Well it seems Lightroom writes a copy in the format (jpeg/tiff) of choice chosen in LR Preferences of the Raw image whenever THE RAW ENGINES OF PS's ACR AND LIGHTROOM DON'T MATCH!


This happened when I chose CS3 Photoshop with ACR 4.6 edited Raw so I could try out JUST TO SEE if further edits like sharpening and maybe HiPass midtone contrast layer could improve things and cancel out if I saw it didn't. I don't look forward to continuously deleting duplicates of Raws whenever I want to experiment a bit.


It doesn't happen when I choose CS5.1.


Might want to fix that on the "Blue Sky" Photoshop/Lightroom marriage.
« Last Edit: May 15, 2013, 09:17:08 PM by tlooknbill » Logged
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« Reply #256 on: May 15, 2013, 10:03:58 PM »
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Well it seems Lightroom writes a copy in the format (jpeg/tiff) of choice chosen in LR Preferences of the Raw image whenever THE RAW ENGINES OF PS's ACR AND LIGHTROOM DON'T MATCH!


That's as expected and designed. If the LR/ACR engine don't match LR must first render the image, save it and then pass it off to Photoshop. That's the only way to process the LR settings. If ACR & LR match, LR can simply pass the image to ACR for rendering. That's the way it's been since the beginning and unlikely to be changed in the future.
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Tim Lookingbill
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« Reply #257 on: May 15, 2013, 11:21:04 PM »
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That's as expected and designed. If the LR/ACR engine don't match LR must first render the image, save it and then pass it off to Photoshop. That's the only way to process the LR settings. If ACR & LR match, LR can simply pass the image to ACR for rendering. That's the way it's been since the beginning and unlikely to be changed in the future.

I understand that, Jeff. I just didn't know the result was an unwanted automatic duplication of the file.

But really I just wanted to point out how the current separate upgrade path scenario between (perpetual license) LR and the required companion pixel editor, PS (now a CC only upgrade), creates problems that can be remedied by combining a "Blue Sky" (perpetual license) Photoshop version with LR as a complete upgrade package similar to CS series of Bridge/ACR/PS.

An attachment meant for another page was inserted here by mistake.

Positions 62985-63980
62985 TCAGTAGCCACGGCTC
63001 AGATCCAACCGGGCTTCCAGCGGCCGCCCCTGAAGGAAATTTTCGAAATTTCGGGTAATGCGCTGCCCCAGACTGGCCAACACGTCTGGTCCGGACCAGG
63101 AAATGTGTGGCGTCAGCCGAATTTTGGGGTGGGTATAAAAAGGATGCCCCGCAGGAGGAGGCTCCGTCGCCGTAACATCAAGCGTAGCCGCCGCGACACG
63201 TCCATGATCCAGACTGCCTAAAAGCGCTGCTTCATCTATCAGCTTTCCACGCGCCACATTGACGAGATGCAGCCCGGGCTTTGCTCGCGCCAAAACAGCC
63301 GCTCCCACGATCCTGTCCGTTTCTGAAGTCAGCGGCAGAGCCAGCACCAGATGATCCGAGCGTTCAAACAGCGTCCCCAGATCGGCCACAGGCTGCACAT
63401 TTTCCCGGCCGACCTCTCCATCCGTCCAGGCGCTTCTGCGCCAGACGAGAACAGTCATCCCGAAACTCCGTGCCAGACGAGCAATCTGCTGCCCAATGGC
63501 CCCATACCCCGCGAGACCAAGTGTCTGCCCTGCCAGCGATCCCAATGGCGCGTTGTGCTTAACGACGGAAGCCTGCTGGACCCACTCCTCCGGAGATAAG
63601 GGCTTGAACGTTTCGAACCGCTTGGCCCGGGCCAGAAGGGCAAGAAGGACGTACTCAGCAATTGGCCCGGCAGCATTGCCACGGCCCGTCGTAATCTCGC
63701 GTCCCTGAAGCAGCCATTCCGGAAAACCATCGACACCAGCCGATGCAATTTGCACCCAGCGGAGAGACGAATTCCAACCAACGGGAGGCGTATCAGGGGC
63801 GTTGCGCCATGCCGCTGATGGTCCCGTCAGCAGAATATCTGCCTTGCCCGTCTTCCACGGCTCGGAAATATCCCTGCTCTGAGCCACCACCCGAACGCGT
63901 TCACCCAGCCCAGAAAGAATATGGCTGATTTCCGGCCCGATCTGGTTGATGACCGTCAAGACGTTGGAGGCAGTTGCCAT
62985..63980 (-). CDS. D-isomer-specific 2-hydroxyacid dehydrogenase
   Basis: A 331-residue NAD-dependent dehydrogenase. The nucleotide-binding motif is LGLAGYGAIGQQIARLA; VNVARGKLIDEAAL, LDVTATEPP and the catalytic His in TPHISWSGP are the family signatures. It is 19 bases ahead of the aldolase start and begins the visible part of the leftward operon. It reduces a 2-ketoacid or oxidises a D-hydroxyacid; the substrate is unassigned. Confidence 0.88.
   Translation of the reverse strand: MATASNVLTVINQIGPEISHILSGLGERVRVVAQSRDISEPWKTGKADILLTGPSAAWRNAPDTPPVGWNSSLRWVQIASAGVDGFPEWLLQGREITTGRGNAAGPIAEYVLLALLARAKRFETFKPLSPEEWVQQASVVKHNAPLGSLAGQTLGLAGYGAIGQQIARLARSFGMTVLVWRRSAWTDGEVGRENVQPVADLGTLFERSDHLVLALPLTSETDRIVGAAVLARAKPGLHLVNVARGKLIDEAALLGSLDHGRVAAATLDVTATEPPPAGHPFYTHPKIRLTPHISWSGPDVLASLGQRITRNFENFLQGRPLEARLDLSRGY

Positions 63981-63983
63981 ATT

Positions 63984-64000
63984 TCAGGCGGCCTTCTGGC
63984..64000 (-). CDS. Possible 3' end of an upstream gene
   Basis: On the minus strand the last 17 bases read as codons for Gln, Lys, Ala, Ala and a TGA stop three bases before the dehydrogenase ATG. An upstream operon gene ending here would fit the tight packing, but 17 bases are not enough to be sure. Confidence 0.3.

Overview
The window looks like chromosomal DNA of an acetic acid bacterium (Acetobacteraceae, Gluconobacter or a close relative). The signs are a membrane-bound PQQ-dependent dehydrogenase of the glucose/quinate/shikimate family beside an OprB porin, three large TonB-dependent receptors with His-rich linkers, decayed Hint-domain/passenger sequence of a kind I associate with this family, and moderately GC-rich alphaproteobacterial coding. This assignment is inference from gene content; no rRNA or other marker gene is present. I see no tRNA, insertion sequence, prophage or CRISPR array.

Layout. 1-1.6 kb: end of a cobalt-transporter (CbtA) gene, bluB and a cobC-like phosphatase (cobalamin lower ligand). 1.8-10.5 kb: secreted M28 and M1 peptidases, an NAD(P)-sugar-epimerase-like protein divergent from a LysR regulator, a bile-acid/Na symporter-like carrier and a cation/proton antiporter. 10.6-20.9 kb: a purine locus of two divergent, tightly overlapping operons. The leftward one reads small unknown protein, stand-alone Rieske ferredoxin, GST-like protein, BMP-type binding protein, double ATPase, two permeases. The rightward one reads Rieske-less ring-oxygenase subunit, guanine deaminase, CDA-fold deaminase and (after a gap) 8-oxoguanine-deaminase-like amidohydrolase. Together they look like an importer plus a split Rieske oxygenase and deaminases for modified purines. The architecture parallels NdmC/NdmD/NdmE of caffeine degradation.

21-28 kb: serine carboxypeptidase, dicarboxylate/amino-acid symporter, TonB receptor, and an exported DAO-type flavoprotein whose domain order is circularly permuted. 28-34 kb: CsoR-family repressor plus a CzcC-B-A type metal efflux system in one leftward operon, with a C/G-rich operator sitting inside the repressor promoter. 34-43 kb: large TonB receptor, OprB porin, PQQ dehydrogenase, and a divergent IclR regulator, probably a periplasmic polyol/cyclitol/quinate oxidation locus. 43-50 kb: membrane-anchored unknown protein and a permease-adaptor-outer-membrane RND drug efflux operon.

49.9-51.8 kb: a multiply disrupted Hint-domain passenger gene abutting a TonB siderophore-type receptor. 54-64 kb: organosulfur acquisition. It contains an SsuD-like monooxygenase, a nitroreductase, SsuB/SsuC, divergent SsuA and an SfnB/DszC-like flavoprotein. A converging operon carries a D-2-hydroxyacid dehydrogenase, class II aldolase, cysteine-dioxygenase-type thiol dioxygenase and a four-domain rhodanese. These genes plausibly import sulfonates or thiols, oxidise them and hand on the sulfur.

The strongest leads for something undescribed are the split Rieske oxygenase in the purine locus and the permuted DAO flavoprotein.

Just thought these kinds of small issues between the two apps in their current state needed to be pointed out.

As an example just for clarity let's say those that stick with CS6 and don't go CC subscription for further upgrades to Photoshop (when upgrading LR that may have a newer Raw Engine) would now require CS6's ACR engine to be upgraded as well or else deal with the duplicated file scenario and any other potential workflow snags in the future with newer versions of LR.
« Last Edit: May 15, 2013, 11:33:02 PM by tlooknbill » Logged
rovanpera
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« Reply #258 on: May 15, 2013, 11:36:49 PM »
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Here is my current LR-PS-LR workflow:

I have divided the adjustments in LR into 2 categories.

1. Basic Corrections:

wb
basic tone
noise reduction
lens corrections
calibration

this gives me a clean starting point for further corrections,
and this is what I export to PS, either for doing all further corrections in PS, or doing some editing in PS and bringing the file back to LR.

Some of the basic corrections are already adjusted in my camera specific default settings.



2. Creative Corrections:

tone curve
clarity
sharpening
treatment
color
split toning
graduated filters
adjustment brushes
effects

These the creative adjustments. Most of my develop presets only apply Creative Corrections. I have subsets like custom curves, color treatments, vignettes, sharpening etc.

No Creative Corrections are adjusted in my camera specific default settings.


Here is the workflow for prepping an image in LR for editing in PS:


- Adjust raw image, Basic Corrections and Creative Corrections
- take snapshot of all settings
- zero creative settings (adjustment preset)
- export image as 16 bit psd and import it back to LR stacked with original
- apply snapshot to original raw
- copy all settings from original raw to edited psd
- zero basic settings in edited psd (adjustment preset)

now I can open the psd for editing in photoshop and after saving the Creative Corrections are automatically applied to the edited psd in Lightroom.

Problems with the workflow:

- lots of manual clicking, snapshots, copy/paste etc.
- the corrections look slightly different when applied to psd vs raw, notably the vignettes.
- I can only see the "flat" psd when working in PS, I get to see the Creative Corrections in LR after saving in PS. I would prefer to see the Creative Corrections applied real time while editing the psd in PS.
- Sometimes something goes wrong and LR resets the Creative Corrections on the psd after editing it in PS, it's good to have a snapshot of the settings in case this happens.
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Rhossydd
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« Reply #259 on: May 16, 2013, 01:18:59 AM »
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Photoshop CS2 is still a free download from Adobe's site.
Legally it isn't 'free'. You should have an appropriate licence to install it.

It will be interesting to see what happens further down the line. Will they need to shut down other authentication servers and release further unlock codes for more recent software ?